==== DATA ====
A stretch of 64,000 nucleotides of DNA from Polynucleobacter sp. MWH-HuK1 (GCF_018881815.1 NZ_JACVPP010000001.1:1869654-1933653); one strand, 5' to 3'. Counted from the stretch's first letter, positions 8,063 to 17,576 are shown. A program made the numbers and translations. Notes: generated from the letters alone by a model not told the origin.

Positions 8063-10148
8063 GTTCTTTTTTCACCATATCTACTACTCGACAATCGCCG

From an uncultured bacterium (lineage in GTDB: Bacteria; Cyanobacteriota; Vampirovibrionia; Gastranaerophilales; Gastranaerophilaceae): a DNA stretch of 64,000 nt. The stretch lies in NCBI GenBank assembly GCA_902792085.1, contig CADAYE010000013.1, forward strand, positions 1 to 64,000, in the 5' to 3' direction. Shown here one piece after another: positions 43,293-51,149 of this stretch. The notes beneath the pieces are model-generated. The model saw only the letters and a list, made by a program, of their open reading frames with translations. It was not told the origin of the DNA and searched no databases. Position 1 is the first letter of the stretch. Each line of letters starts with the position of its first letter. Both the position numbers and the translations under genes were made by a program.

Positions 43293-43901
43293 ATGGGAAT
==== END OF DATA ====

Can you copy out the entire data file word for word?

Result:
A stretch of 64,000 nucleotides of DNA from Polynucleobacter sp. MWH-HuK1 (GCF_018881815.1 NZ_JACVPP010000001.1:1869654-1933653); one strand, 5' to 3'. Counted from the stretch's first letter, positions 8,063 to 17,576 are shown. A program made the numbers and translations. Notes: generated from the letters alone by a model not told the origin.

Positions 8063-10148
8063 GTTCTTTTTTCACCATATCTACTACTCGACAATCGCCG

From an uncultured bacterium (lineage in GTDB: Bacteria; Cyanobacteriota; Vampirovibrionia; Gastranaerophilales; Gastranaerophilaceae): a DNA stretch of 64,000 nt. The stretch lies in NCBI GenBank assembly GCA_902792085.1, contig CADAYE010000013.1, forward strand, positions 1 to 64,000, in the 5' to 3' direction. Shown here one piece after another: positions 43,293-51,149 of this stretch. The notes beneath the pieces are model-generated. The model saw only the letters and a list, made by a program, of their open reading frames with translations. It was not told the origin of the DNA and searched no databases. Position 1 is the first letter of the stretch. Each line of letters starts with the position of its first letter. Both the position numbers and the translations under genes were made by a program.

Positions 43293-43901
43293 ATGGGAAT